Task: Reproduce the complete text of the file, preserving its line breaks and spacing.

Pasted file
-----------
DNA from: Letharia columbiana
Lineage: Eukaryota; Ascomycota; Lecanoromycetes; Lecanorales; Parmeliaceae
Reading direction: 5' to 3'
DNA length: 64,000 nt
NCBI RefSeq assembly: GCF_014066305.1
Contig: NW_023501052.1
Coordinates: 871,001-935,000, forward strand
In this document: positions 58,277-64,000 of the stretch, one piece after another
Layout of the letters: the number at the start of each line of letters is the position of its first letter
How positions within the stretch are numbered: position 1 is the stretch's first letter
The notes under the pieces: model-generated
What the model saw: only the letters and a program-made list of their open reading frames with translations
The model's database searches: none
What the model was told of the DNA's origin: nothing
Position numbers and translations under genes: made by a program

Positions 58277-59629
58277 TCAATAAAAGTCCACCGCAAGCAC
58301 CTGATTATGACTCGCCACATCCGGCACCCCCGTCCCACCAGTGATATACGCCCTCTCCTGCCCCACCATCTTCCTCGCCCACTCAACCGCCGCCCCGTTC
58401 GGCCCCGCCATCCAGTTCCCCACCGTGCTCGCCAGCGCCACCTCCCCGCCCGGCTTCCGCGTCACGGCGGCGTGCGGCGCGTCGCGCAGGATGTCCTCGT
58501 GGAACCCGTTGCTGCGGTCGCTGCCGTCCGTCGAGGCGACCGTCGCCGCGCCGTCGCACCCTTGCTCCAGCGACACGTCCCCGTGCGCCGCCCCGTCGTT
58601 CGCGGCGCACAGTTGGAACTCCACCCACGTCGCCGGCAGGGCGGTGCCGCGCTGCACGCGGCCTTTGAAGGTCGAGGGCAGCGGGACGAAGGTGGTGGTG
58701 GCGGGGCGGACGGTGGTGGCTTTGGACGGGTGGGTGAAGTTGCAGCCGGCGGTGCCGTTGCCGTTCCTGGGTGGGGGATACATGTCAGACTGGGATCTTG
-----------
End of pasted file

DNA from: Letharia columbiana
Lineage: Eukaryota; Ascomycota; Lecanoromycetes; Lecanorales; Parmeliaceae
Reading direction: 5' to 3'
DNA length: 64,000 nt
NCBI RefSeq assembly: GCF_014066305.1
Contig: NW_023501052.1
Coordinates: 871,001-935,000, forward strand
In this document: positions 58,277-64,000 of the stretch, one piece after another
Layout of the letters: the number at the start of each line of letters is the position of its first letter
How positions within the stretch are numbered: position 1 is the stretch's first letter
The notes under the pieces: model-generated
What the model saw: only the letters and a program-made list of their open reading frames with translations
The model's database searches: none
What the model was told of the DNA's origin: nothing
Position numbers and translations under genes: made by a program

Positions 58277-59629
58277 TCAATAAAAGTCCACCGCAAGCAC
58301 CTGATTATGACTCGCCACATCCGGCACCCCCGTCCCACCAGTGATATACGCCCTCTCCTGCCCCACCATCTTCCTCGCCCACTCAACCGCCGCCCCGTTC
58401 GGCCCCGCCATCCAGTTCCCCACCGTGCTCGCCAGCGCCACCTCCCCGCCCGGCTTCCGCGTCACGGCGGCGTGCGGCGCGTCGCGCAGGATGTCCTCGT
58501 GGAACCCGTTGCTGCGGTCGCTGCCGTCCGTCGAGGCGACCGTCGCCGCGCCGTCGCACCCTTGCTCCAGCGACACGTCCCCGTGCGCCGCCCCGTCGTT
58601 CGCGGCGCACAGTTGGAACTCCACCCACGTCGCCGGCAGGGCGGTGCCGCGCTGCACGCGGCCTTTGAAGGTCGAGGGCAGCGGGACGAAGGTGGTGGTG
58701 GCGGGGCGGACGGTGGTGGCTTTGGACGGGTGGGTGAAGTTGCAGCCGGCGGTGCCGTTGCCGTTCCTGGGTGGGGGATACATGTCAGACTGGGATCTTG